With new club, students aid developing businesses

Some+Kiva+loans+go+to+cooperatives%2C+such+as+this+one+in+Central+Cambodia%2C+where+villagers+support+each+other+in+starting+small+businesses.+
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With new club, students aid developing businesses

Some Kiva loans go to cooperatives, such as this one in Central Cambodia, where villagers support each other in starting small businesses.

Some Kiva loans go to cooperatives, such as this one in Central Cambodia, where villagers support each other in starting small businesses.

photo by Carol Pucci - MCT Campus

Some Kiva loans go to cooperatives, such as this one in Central Cambodia, where villagers support each other in starting small businesses.

photo by Carol Pucci - MCT Campus

photo by Carol Pucci - MCT Campus

Some Kiva loans go to cooperatives, such as this one in Central Cambodia, where villagers support each other in starting small businesses.

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In Kenya, two parents are hopeful that their new farmers market will take off in order to provide for their growing family. In Peru, a young man works to fund his college tuition, in order to learn about modern agriculture and expand his small farm. The Social Entrepreneurship Club, a new addition at LB, opens up this world of global business and philanthropy to students.

“Social entrepreneurship is important because it helps to solve world problems…and injustice through…compassion, innovation, social activism and social awareness,” senior president Sara Gregg said.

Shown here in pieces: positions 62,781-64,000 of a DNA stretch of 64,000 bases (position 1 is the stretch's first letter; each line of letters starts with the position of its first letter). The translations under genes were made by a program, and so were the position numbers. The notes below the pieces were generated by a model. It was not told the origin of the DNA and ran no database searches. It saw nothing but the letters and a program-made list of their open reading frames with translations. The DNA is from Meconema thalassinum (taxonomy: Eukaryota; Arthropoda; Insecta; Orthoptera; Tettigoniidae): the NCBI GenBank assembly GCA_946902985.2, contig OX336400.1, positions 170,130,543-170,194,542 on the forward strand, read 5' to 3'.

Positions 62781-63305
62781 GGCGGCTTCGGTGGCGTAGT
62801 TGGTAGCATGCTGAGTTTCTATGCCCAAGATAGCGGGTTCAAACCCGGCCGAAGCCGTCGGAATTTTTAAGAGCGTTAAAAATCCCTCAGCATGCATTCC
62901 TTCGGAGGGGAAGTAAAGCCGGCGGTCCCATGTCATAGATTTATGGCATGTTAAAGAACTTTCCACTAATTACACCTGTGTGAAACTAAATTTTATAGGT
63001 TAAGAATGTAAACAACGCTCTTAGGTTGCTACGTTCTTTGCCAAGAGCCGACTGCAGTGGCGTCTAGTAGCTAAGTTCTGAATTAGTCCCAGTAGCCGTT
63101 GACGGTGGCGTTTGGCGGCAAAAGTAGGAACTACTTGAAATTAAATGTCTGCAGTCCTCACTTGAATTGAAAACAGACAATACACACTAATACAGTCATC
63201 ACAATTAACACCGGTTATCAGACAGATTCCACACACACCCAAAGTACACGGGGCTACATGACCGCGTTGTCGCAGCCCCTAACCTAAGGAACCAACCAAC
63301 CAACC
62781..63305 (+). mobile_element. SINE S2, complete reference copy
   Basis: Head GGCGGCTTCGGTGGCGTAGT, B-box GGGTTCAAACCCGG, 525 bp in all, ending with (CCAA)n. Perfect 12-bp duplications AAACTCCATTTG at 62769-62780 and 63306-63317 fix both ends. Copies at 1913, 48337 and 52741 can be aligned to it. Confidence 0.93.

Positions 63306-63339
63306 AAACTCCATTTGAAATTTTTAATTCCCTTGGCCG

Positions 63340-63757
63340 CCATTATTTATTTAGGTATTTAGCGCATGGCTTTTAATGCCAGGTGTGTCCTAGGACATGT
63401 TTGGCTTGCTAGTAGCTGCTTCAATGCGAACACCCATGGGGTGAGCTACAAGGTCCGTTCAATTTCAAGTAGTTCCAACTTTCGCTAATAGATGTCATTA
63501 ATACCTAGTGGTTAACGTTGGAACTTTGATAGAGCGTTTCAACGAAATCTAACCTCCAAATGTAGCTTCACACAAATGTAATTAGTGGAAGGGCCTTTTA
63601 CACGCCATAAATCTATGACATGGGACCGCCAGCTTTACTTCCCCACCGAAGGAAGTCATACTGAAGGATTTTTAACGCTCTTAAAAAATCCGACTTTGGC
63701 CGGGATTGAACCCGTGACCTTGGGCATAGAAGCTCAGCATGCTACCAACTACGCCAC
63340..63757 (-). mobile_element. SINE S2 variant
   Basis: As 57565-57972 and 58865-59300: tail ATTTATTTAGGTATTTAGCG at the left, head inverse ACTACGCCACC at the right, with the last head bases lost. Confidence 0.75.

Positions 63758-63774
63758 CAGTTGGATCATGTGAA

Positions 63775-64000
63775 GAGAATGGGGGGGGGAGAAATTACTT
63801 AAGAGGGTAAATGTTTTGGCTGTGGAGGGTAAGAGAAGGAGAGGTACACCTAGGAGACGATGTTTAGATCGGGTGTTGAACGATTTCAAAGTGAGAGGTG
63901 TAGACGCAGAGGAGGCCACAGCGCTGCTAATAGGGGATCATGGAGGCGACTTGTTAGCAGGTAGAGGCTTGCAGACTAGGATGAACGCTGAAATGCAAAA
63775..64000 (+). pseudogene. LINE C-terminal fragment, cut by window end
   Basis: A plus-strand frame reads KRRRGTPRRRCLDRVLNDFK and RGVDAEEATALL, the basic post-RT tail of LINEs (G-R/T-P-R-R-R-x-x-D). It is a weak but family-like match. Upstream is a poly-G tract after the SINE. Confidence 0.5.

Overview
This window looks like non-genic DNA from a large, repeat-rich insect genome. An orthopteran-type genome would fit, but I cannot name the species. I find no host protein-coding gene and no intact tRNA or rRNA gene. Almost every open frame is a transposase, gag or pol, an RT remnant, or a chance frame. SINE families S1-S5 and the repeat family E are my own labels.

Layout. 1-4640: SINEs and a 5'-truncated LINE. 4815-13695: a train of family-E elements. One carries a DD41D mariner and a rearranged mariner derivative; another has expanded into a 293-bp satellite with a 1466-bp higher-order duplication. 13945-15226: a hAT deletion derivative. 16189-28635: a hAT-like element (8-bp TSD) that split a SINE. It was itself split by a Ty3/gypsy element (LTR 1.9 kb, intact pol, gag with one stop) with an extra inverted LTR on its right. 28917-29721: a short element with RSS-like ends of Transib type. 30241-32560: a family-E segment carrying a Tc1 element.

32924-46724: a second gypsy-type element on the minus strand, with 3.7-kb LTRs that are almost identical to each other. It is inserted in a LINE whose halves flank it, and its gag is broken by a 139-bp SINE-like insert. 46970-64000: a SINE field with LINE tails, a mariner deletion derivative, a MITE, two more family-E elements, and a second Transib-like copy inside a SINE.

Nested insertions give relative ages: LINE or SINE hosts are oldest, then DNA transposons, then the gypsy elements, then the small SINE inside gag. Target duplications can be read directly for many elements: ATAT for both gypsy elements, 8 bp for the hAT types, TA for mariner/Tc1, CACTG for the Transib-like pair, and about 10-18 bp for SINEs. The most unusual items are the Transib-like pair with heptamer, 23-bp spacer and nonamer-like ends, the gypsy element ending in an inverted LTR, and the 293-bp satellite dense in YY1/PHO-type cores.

For its first project, the club plans to collect dues to contribute to Kiva.org. Through Kiva, a non-profit organization, $25 donations are sent to businesses in a developing country of the lender’s choosing. After the business gains more momentum, it repays the loan.

“Sometimes it seems like people feel that you can either dedicate your life to helping others, or you can do something that betters your own, but you can’t do both,” senior vice president Mudd said.

The two students were inspired by John and Hank Green’s promotion of the website, Mudd said. On their YouTube Channel, “Vlog Brothers”, John, author of popular YA novel, The Fault in Our Stars, and his brother Hank, an entrepreneur, discussed the website.

While the club aims to foster new business, it also teaches club members about entrepreneurship, Gregg said.

“We will learn about the different types of business ventures there are, work to support entrepreneurs in developing countries, and understand how our business ideas can change the world,” Gregg said.

Along with Kiva, the club plans to work on other projects as well, Mudd said.

“The club will also include guest speakers, creating our own projects, and educating the student body about what exactly ‘social entrepreneurship’ means,” Mudd said.

According to Kiva’s website, the Social Entrepreneurship Club will be adding to over $600 million lent thus far. However, money isn’t the main idea, Mudd said.

“Ultimately, it’s about understanding that business doesn’t have to be solely for profit,” Mudd said. “You can go into business and still make a considerable impact on the lives of others through innovation and donations.”

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